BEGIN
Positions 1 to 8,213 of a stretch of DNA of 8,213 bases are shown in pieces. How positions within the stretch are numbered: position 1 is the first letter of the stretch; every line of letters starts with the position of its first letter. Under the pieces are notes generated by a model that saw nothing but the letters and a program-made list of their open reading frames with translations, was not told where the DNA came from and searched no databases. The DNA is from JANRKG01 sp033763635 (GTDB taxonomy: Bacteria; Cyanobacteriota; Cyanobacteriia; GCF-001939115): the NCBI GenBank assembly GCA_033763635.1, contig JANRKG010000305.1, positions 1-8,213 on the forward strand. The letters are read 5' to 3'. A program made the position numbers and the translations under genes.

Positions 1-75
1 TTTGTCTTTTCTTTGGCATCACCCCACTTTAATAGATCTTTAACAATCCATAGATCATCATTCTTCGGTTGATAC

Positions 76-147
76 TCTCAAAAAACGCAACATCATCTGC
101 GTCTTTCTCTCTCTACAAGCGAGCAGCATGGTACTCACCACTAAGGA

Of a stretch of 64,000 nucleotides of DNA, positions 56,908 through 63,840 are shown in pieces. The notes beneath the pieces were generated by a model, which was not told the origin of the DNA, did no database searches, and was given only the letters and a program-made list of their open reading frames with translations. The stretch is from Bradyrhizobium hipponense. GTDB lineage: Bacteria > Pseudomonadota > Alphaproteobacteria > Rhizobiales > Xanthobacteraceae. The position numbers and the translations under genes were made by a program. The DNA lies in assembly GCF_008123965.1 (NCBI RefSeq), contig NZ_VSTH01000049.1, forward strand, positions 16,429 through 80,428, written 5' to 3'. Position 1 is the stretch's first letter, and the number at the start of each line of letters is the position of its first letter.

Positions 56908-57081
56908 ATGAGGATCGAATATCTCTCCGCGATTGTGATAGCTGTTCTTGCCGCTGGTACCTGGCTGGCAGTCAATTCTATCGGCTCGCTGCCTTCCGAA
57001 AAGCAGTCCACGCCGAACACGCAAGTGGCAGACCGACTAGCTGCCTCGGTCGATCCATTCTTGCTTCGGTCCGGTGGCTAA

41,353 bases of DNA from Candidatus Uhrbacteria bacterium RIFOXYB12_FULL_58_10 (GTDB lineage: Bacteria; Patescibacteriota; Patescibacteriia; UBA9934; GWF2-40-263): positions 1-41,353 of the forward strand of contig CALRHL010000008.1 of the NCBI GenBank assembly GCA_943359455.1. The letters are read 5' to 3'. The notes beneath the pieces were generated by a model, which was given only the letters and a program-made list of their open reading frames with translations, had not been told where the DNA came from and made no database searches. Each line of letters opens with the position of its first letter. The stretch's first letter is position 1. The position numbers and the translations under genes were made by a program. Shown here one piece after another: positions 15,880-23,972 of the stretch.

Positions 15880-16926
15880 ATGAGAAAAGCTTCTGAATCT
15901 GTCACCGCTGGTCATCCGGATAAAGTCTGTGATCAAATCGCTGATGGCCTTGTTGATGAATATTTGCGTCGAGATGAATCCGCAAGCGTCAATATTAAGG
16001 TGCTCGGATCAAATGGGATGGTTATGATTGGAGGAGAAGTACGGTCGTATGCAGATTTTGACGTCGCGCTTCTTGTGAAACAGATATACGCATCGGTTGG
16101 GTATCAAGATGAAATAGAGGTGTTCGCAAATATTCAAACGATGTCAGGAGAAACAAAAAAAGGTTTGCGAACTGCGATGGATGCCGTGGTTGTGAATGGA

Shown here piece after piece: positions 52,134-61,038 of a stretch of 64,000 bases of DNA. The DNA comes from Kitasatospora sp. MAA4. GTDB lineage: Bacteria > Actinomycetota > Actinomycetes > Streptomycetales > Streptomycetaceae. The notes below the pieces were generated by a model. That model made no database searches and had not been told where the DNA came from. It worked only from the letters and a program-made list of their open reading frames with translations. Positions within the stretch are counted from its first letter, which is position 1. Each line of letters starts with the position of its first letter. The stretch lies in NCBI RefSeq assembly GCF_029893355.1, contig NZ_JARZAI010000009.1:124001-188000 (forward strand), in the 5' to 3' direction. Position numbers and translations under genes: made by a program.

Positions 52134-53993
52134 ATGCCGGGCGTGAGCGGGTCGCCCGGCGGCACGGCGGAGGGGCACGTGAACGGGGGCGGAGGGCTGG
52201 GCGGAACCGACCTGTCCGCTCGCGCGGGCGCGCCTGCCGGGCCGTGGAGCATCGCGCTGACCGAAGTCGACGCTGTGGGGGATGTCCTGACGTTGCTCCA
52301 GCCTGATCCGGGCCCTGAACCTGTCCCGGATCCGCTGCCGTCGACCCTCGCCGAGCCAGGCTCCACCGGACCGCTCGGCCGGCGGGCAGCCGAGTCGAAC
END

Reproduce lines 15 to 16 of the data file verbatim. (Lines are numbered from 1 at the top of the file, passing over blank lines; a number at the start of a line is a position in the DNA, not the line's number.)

16001 TGCTCGGATCAAATGGGATGGTTATGATTGGAGGAGAAGTACGGTCGTATGCAGATTTTGACGTCGCGCTTCTTGTGAAACAGATATACGCATCGGTTGG
16101 GTATCAAGATGAAATAGAGGTGTTCGCAAATATTCAAACGATGTCAGGAGAAACAAAAAAAGGTTTGCGAACTGCGATGGATGCCGTGGTTGTGAATGGA